FIFA’s secretary-general had been due to address a football conference in Zurich. Instead he will be answering questions from Brazilian MPs who have decided – ridiculously late in the day – to try to throw as many procedural spanners in the works as they can manage.
If strikes on the stadia sites were not enough, the MPs are engaged in what appears to be a concerted filibuster in which a number, clearly, are grand-standing to suit their own personal and political and promotional agendas.
The excuse is the proposed text of the Lei Geral da Copa do Mundo de 2014 – the so-called ‘World Cup Law’ – which provides the legal framework for the hosting of the finals in Brazil. Populist themes are ticket prices, alcohol sales and a crackdown in pirate merchandise.
The barely-supressed corporate anger of FIFA and personal irritation of Valcke have been emerging ever more clearly in his comments to the Brazilian media. For example, he told the magazine Epoca: “We have been talking about this law since 2007 and now it seems we are still at the beginning.”
Valcke will have the opportunity to meet the new Sports Minister Aldo Rebelo, who has succeeded scandal-hit Orlando Silva. Rebelo is an interesting character, an occasional journalist and critic-turned-friend of Ricardo Teixeira (an intriguing personal journey).
Rebelo is something of a nationalist, as emerged during his campaign to resist the introduction of foreign words into the Portuguese language. He will not find Valcke sympathetic if he wishes to ‘Brazilian-ise’ the World Cup. As Valcke says: “The World Cup is not a Brazilian event. It’s organised by FIFA for the entire world.”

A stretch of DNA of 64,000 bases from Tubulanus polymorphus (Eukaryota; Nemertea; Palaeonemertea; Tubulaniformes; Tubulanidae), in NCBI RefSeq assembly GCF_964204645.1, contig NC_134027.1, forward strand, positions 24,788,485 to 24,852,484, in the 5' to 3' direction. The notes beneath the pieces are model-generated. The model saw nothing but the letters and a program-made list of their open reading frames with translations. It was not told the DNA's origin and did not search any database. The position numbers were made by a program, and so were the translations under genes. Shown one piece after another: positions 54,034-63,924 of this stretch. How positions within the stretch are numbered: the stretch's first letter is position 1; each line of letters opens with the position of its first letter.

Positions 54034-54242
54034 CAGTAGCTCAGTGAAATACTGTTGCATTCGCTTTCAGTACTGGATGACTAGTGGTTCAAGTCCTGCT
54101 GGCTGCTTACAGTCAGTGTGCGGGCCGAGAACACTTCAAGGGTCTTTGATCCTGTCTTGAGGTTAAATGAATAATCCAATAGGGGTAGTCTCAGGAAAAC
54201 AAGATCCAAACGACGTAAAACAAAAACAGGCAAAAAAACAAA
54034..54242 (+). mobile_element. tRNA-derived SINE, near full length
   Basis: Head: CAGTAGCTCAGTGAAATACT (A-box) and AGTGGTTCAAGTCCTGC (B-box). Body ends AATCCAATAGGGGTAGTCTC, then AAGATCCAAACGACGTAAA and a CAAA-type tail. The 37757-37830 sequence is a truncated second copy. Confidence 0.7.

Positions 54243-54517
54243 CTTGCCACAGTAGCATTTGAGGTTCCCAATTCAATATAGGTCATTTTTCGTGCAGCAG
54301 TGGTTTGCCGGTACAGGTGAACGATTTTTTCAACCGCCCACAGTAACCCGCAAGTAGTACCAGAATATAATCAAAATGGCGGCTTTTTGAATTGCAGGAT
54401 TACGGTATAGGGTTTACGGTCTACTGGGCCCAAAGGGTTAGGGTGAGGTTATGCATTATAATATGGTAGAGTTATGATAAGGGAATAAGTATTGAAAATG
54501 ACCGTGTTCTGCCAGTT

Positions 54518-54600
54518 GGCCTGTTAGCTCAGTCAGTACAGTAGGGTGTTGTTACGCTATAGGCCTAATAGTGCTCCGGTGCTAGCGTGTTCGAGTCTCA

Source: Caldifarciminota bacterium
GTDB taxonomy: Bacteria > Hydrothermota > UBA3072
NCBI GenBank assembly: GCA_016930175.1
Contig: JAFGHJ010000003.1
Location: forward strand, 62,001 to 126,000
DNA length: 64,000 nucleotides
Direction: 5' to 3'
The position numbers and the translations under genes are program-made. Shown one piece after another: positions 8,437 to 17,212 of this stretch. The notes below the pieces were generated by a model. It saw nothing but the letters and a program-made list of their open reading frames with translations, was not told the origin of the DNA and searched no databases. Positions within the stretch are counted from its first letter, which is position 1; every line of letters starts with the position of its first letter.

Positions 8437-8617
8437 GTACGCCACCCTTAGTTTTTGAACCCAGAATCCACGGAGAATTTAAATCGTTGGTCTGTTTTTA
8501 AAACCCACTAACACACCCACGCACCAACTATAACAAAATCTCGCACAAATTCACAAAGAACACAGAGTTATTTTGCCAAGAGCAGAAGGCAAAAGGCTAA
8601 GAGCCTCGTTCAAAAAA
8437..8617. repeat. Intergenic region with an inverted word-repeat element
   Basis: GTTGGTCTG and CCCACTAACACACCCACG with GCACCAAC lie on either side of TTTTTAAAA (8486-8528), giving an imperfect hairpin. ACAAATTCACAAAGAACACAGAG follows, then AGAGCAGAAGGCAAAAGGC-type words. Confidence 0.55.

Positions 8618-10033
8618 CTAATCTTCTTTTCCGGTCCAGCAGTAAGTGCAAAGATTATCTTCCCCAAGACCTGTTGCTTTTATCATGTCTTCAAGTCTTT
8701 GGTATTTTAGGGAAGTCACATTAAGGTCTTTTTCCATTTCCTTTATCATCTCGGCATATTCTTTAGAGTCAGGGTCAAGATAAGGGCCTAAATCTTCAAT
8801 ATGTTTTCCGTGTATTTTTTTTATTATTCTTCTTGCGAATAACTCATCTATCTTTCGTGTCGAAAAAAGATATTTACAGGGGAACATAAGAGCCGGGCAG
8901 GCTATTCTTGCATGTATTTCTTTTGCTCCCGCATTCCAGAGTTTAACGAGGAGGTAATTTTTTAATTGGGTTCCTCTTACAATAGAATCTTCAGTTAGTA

This is the crux of the matter. Valcke will find MPS set upon opposing what some have described as FIFA’s wish to “create a state within a state.”
Valcke will resist. As he says: “The World Cup is ‘only’ organized in Brazil with 31 other teams from all around the world. It is an international event organized by FIFA. The World Cup really does mean ‘the world.’
“There will be a billion people watching the final. Hundreds of millions of people watching the Opening Match. It can not be seen as a national event, can not be seen as a purely Brazilian, can not be seen as an event controlled by a single country.”
However, to meet a too-rapidly-approaching deadline may demand compromise on both sides.
Valcke says: “What we want is a final text [of the law], as we agreed last April when I met President [Dilma] Rousseff. We need to work on organizing the tournament and stop arguing about the law.
“The original deadline to conclude discussions was back in 2009 but was delayed from month to month and then to every six months. This past April we at FIFA and the then Sports Minister, Orlando Silva, concluded a text to go to President Dilma . . . and then, for various reasons, still nothing was done. Now here we are again.
“We really need to wrap this up.”
FIFA has agreed to the standard Brazilian concession of half-price tickets for pensioners and proposes to cover the cut-price option for students by restricting lowest-price first-round tickets to only Brazilians. This would follow the pricing and sales format used in South Africa.
How anyone can prevent cheap or half-price tickets being re-sold on the black market is another matter, of course, which no-one has yet addressed.
Valcke believes that most of the stadia will be ready on time even if the jury remains out on quite which ones will be available for the ‘warm-up’ Confederations Cup in 2013.
FIFA and Valcke try to avoid comparisons but Brazil’s lethargy contrasts badly with the work already under way in Russia which was chosen ‘only’ last December to host the 2018 finals.
As Valcke says, with no little very pointed irony: “The Russians might have thought that they would relax and celebrate a little. But no. They thought they should begin work immediately, instead of wasting time.”